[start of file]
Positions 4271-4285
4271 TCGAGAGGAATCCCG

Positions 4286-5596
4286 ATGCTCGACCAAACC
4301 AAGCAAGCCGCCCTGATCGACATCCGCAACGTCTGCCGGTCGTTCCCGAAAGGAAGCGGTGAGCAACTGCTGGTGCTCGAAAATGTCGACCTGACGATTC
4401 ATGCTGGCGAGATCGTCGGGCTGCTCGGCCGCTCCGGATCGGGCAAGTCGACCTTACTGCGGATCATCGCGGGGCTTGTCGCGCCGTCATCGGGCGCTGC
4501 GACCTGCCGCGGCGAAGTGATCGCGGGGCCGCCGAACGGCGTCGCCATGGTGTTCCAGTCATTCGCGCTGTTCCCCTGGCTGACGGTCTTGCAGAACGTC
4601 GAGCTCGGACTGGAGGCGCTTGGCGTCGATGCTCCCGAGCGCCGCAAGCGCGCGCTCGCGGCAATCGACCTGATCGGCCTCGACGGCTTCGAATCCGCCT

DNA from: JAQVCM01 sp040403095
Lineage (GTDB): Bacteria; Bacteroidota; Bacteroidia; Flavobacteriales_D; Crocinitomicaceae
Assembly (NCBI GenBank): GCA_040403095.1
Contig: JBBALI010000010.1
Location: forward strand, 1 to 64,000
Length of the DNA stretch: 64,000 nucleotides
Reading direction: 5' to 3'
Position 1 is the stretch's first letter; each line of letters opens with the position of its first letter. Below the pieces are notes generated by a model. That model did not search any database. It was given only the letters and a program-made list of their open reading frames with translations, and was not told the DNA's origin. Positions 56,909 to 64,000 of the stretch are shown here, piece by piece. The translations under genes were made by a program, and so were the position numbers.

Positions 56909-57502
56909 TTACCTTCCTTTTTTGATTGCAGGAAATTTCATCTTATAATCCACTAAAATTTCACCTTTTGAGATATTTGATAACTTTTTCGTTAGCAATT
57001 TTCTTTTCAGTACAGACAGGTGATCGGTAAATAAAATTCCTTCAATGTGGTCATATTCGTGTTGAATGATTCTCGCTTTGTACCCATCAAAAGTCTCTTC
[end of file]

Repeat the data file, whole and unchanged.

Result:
Positions 4271-4285
4271 TCGAGAGGAATCCCG

Positions 4286-5596
4286 ATGCTCGACCAAACC
4301 AAGCAAGCCGCCCTGATCGACATCCGCAACGTCTGCCGGTCGTTCCCGAAAGGAAGCGGTGAGCAACTGCTGGTGCTCGAAAATGTCGACCTGACGATTC
4401 ATGCTGGCGAGATCGTCGGGCTGCTCGGCCGCTCCGGATCGGGCAAGTCGACCTTACTGCGGATCATCGCGGGGCTTGTCGCGCCGTCATCGGGCGCTGC
4501 GACCTGCCGCGGCGAAGTGATCGCGGGGCCGCCGAACGGCGTCGCCATGGTGTTCCAGTCATTCGCGCTGTTCCCCTGGCTGACGGTCTTGCAGAACGTC
4601 GAGCTCGGACTGGAGGCGCTTGGCGTCGATGCTCCCGAGCGCCGCAAGCGCGCGCTCGCGGCAATCGACCTGATCGGCCTCGACGGCTTCGAATCCGCCT

DNA from: JAQVCM01 sp040403095
Lineage (GTDB): Bacteria; Bacteroidota; Bacteroidia; Flavobacteriales_D; Crocinitomicaceae
Assembly (NCBI GenBank): GCA_040403095.1
Contig: JBBALI010000010.1
Location: forward strand, 1 to 64,000
Length of the DNA stretch: 64,000 nucleotides
Reading direction: 5' to 3'
Position 1 is the stretch's first letter; each line of letters opens with the position of its first letter. Below the pieces are notes generated by a model. That model did not search any database. It was given only the letters and a program-made list of their open reading frames with translations, and was not told the DNA's origin. Positions 56,909 to 64,000 of the stretch are shown here, piece by piece. The translations under genes were made by a program, and so were the position numbers.

Positions 56909-57502
56909 TTACCTTCCTTTTTTGATTGCAGGAAATTTCATCTTATAATCCACTAAAATTTCACCTTTTGAGATATTTGATAACTTTTTCGTTAGCAATT
57001 TTCTTTTCAGTACAGACAGGTGATCGGTAAATAAAATTCCTTCAATGTGGTCATATTCGTGTTGAATGATTCTCGCTTTGTACCCATCAAAAGTCTCTTC